When it rains, it pours water into Donner Center offices, where Columbus Parks and Recreation Department employees work daily to manage the city’s parks system.
But all the buckets and containers placed strategically around the offices to catch the dripping rainwater soon will disappear, as roof repairs will begin within the next few weeks.
The Columbus Parks and Recreation Board has agreed to begin two phases of a three-phase roofing revamp at Donner, 739 22nd St.
Board president Brian Russell said the roof problem has been on the city’s radar for a few years and it has been a priority to get it fixed.
Cost comparisons were presented to board members by David Doup, president of Taylor Bros. Construction Co., Columbus. Taylor Bros. is the construction management firm for the project.
The parks department will get more for its money with this project because of the way the city is approaching the cost-quote process, Doup said.
Using the purchasing power of U.S. Communities Government Purchasing Alliance, the city will save money by buying the construction roofing materials in bulk at preset low-bid prices and selecting and paying the roofing contractor for the labor only, he said. The alliance allows cities to band together to purchase materials in bulk at lower prices than they could if buying them individually.
The city now will work with Taylor Bros. to begin the purchasing process for materials through the alliance, said Jamie Brinegar, parks director of business services. Taylor Bros. will have final cost numbers on materials after that process is completed.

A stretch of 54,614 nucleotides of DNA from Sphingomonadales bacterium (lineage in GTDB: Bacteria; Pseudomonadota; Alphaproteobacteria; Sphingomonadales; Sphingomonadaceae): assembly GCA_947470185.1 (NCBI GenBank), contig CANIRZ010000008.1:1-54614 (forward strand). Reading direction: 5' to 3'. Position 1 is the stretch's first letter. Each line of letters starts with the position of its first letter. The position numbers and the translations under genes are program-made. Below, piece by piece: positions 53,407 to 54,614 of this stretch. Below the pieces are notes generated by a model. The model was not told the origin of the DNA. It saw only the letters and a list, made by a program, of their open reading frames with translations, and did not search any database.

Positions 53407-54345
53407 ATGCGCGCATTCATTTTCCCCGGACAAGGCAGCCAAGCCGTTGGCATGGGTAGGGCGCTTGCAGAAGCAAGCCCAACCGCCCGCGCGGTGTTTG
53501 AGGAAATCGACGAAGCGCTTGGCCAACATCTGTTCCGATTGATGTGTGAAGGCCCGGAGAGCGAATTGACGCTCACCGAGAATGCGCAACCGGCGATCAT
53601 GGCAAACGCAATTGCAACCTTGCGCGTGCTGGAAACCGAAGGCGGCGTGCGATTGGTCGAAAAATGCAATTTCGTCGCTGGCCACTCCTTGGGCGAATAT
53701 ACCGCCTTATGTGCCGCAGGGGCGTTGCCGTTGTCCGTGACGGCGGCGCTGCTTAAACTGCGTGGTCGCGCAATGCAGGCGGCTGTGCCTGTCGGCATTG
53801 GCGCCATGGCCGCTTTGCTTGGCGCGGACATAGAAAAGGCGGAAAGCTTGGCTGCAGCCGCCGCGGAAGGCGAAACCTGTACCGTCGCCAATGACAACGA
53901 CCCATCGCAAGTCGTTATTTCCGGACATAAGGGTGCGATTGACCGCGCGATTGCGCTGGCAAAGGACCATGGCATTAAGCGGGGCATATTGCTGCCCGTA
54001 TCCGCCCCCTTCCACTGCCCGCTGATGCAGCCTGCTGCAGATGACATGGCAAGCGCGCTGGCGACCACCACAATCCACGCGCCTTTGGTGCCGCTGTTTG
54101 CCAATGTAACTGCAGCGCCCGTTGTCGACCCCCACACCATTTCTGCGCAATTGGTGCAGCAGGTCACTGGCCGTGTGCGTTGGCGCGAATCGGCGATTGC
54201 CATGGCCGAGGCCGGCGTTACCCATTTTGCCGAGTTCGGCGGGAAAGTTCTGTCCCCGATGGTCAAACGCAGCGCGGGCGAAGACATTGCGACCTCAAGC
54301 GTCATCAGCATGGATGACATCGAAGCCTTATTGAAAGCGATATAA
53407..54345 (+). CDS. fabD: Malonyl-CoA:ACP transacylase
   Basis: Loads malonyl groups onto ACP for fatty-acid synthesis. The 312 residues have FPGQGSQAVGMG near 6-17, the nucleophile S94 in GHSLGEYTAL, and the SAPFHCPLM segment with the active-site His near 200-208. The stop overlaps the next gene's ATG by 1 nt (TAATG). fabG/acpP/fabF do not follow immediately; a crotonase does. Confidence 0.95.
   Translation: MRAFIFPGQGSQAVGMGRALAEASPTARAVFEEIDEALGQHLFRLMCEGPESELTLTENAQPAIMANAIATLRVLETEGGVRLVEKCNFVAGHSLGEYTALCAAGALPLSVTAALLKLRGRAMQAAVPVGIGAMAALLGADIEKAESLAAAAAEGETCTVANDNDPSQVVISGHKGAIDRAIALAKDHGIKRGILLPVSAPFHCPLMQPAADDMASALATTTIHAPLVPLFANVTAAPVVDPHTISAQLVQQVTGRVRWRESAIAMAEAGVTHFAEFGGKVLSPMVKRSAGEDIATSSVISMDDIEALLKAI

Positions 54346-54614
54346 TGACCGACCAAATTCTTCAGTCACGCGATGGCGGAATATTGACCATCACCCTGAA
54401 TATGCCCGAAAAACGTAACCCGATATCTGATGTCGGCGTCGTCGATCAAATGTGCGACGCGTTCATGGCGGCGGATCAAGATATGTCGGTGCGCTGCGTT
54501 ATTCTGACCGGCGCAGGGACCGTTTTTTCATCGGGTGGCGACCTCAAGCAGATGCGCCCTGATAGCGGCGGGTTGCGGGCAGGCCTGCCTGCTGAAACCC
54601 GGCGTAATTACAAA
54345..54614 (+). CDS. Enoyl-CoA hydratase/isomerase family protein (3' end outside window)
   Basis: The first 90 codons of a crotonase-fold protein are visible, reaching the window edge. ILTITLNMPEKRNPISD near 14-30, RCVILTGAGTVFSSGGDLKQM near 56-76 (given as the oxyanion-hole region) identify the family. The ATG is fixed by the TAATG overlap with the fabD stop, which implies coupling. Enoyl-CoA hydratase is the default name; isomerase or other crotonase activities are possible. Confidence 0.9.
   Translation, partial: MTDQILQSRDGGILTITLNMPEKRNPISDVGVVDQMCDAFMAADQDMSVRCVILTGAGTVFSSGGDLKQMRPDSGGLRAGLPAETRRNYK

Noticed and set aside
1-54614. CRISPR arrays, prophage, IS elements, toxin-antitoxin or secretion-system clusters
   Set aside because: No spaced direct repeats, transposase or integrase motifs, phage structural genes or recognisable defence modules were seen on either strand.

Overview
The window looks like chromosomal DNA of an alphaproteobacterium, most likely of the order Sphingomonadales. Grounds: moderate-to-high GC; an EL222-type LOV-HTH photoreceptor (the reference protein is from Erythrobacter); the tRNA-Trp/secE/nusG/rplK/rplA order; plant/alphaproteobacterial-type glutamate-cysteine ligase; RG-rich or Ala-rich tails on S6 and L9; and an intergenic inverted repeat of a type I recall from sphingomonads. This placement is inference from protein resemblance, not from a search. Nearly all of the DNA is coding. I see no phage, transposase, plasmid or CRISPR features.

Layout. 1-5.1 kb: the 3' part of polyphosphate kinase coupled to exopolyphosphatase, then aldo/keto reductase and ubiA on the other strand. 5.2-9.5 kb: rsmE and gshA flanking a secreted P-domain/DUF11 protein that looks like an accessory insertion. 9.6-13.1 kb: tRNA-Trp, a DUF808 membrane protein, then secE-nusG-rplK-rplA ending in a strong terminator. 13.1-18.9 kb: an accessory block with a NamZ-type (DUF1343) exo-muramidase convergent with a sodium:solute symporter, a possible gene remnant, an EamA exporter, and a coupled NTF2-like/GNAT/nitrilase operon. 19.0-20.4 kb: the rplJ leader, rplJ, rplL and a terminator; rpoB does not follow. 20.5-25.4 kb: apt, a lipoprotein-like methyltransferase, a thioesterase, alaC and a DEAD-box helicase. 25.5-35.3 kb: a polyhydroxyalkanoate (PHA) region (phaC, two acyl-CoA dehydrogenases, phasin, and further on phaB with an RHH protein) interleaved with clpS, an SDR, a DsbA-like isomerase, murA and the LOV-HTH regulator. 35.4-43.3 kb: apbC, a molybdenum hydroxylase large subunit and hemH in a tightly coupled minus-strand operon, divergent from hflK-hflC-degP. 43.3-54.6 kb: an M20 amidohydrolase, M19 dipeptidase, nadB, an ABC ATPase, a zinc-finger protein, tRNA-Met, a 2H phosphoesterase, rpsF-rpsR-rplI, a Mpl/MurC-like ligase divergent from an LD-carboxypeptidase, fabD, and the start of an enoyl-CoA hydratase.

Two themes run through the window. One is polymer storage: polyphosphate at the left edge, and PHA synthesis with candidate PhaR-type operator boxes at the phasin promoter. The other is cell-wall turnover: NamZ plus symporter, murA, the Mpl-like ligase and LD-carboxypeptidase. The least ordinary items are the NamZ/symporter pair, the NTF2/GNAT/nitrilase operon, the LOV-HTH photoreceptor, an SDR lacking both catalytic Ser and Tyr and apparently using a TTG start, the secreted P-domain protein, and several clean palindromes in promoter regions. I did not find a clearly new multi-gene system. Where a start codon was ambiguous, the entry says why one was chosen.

For the Donner Roof project, Taylor Bros. is recommending roof replacement, structural concrete deck reinforcing for the roof and
structural deck steel plate reinforcement. The parks board agreed to hire Smither Roofing for the roof replacement at $131,075 for labor.
Quotes from AAA Roofing for the concrete deck restoration, at $72,000, and Harmon Steel Inc. for the structural deck steel plate reinforcing, at $18,000, were approved by the board and include materials, Doup said.
The parks board is using economic development income tax funding to pay for the new roof, allocated specifically for this project, Russell said. A third roofing phase, which covers the southwest portion of the building, will be tackled later, when funding is available, Doup said. That part of the building does not have the extensive roof leaks being experienced in the rest of the building, he said.
Some of the work will be done in the overnight hours, to minimize noise and disruption to employees and parks patrons during the day, Doup said.
City Attorney Jeff Logston said the city ran the idea of breaking out the roofing materials purchase from the labor costs through the State Board of Accounts and was questioned as to why they would make more work for themselves by doing it that way.
“We told them it’s a unique opportunity for savings,” he said. “We’re getting more product and more work for our money.”